Paul

Chris Stevenson
May 30th, 2008, 12:16 PM
There is a core belief that resistance training falls into three types. These are not all inclusive and everyone's body responds differently but these are pretty good guidelines.

1) Strength training - 4-6 reps of 3 sets using 80-85% of 1RM (one rep max) using longer rest periods between sets. Goal is to maximize overall gains in muscle power and density while minimizing overall growth.
2) Hypertrophy - 6-8 reps, 3-4 sets using 65-75% of 1RM - using slightly shorter rest periods, goal is to maximize production of muscle fibers in the shortest possible time. main focus is to increase total muscle fiber size (hypertrophty).
3) Endurance training - 12-15 reps per set, 2-3 sets per exercise using 50-60% or 1RM with very little rest between sets. Goal here is to maximize stored energy (glycogen) in muscle fibers and to speed the body's response in eliminating fatigue toxins.

Paul, first of all, thank you for the long and educational message. I pretty much "wing it" in the weight room. In some ways, I feel like the training effects of my weight-lifting sessions act to stress me in the pool. (The exception is my core-exercise routine.) So when I stop doing weights during taper, I feel like a million bucks in the water, powerful and tireless (a bit of an exaggeration but taper is also about mental attitude, right?)

One thing that made me laugh: when I first started lifting, back in high school (long long ago), our coach drilled the 8-12 rep range as the optimal range...and it is missing from your chart! But that was, as I said, long ago.

I do have one question about your table. I know you gave all kinds of caveats and that this is a simplification -- maybe an oversimplification. And you clearly know much more about this than I do.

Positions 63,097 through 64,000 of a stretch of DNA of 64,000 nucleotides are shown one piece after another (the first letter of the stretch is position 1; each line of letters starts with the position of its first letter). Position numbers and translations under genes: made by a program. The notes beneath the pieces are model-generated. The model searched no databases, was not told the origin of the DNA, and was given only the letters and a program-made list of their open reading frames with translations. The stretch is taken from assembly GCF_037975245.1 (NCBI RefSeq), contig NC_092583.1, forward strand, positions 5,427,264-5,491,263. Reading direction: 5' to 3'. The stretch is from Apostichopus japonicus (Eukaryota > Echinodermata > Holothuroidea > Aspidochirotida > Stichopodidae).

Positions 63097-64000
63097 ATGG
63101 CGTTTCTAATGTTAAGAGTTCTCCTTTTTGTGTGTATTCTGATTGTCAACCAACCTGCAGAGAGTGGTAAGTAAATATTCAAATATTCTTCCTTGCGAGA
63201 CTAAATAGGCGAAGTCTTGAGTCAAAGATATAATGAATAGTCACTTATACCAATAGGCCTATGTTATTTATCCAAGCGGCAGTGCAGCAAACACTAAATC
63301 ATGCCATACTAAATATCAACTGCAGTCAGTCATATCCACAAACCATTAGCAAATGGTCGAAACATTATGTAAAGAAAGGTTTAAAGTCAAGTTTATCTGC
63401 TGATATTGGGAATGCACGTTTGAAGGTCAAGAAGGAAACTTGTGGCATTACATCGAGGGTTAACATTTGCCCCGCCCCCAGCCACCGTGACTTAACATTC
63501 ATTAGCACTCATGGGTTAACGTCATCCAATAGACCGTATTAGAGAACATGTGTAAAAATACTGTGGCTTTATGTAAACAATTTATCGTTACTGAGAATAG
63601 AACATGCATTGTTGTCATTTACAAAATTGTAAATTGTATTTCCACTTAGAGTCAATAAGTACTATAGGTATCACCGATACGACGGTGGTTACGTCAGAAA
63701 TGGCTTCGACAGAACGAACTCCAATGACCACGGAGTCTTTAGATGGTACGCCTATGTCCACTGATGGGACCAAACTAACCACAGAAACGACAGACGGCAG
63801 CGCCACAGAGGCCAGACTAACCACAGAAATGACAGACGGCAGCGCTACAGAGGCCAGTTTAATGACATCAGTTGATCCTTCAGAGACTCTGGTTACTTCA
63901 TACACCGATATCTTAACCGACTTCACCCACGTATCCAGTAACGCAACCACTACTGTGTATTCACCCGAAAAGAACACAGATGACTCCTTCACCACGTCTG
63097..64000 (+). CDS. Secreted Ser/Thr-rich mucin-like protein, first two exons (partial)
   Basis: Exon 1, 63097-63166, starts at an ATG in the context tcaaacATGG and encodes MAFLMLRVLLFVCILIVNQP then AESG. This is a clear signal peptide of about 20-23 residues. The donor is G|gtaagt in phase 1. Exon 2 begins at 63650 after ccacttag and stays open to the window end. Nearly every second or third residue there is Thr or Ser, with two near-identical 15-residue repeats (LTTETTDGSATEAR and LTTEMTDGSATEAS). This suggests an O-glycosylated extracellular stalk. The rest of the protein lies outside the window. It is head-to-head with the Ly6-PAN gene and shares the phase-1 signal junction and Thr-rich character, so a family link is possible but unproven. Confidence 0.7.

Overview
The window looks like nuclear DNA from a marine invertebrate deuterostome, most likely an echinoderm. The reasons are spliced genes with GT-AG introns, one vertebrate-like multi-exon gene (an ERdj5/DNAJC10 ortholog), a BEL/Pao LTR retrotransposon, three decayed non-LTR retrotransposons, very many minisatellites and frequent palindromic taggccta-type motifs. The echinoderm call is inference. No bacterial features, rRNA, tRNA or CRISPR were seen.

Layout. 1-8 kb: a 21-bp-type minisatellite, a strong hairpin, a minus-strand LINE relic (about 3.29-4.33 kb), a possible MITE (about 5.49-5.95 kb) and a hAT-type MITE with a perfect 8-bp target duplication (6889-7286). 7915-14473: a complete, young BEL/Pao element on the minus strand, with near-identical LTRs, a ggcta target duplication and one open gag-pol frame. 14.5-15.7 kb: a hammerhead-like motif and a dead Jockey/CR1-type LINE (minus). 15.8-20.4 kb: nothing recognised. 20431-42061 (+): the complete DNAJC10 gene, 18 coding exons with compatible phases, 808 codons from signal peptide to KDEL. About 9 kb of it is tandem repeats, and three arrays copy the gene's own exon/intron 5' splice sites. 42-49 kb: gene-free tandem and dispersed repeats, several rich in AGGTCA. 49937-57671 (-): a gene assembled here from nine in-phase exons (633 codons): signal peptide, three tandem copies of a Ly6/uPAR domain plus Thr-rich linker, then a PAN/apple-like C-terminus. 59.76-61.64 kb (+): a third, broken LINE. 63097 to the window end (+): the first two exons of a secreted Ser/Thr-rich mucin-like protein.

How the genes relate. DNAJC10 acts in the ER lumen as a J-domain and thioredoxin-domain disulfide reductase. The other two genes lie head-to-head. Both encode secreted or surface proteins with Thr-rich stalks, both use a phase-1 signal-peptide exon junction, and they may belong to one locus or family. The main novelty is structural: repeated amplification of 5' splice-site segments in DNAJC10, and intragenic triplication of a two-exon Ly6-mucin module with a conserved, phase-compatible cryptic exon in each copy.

But I do have a hard time completely buying the fact that going from #1 to #2 can have such a stark effect, going from mostly adding strength to mostly adding bulk. There just doesn't seem to be such a huge difference (2 reps) between the two types of exercises.

Chris

Paul Smith
May 30th, 2008, 12:43 PM
http://magazine.stack.com/TheIssue/Article/4906/Auburn_Swimmings_Kick_Power.aspx

Auburn Swimming's Kick Power

Looking to pump up your kick power? Look no further than the top—Auburn University. Since 1990, the Tigers have compiled a sick resume, including six men’s and four women’s NCAA crowns and a combined 15 SEC titles.

Bryan Karkoska, strength and conditioning coach for both squads, explains how a strong kick will leave opponents in your wake. “Kick power is your main propulsion through the water,” he says. “When performing the backstroke and freestyle, it helps you keep your hips up and enables you to stay on top of the water. For the butterfly, fly stroke and underwater butterfly, the kick really helps you off the walls.”

To transform your kick into a high-octane motor, Karkoska prescribes dry-land training, particularly the Med Ball Kick and Seated Med Ball Kick. The Tigers perform both twice a week throughout the year. Complete 2 sets of 10 reps for each exercise, resting no longer than a minute.

Med Ball Kick

Stand with med ball between ankles
Have partner stand three feet in front of you
In one continuous movement, jump up and kick med ball towards partner’s chest
Karkoska’s Keys
1. Initiate the movement by jumping, not kicking.
2. The jump and kick should be an explosive, continuous movement.
3. Use your arms for balance.
4. Place enough tension on the med ball with your feet so that it doesn’t fall out on your jump, but is still easy to kick to partner.

Seated Med Ball Kick

Sit on ground with knees bent
Hold med ball between ankles with feet off ground
Extend arms to ground directly under shoulders, for stability
Kick ball forward to partner, who’s standing three feet away
Karkoska’s Keys
1. Keep your hip joint flexed, and explosively kick the med ball forward.
2. Keep your back straight throughout the movement, and don’t rock or use momentum for the kick.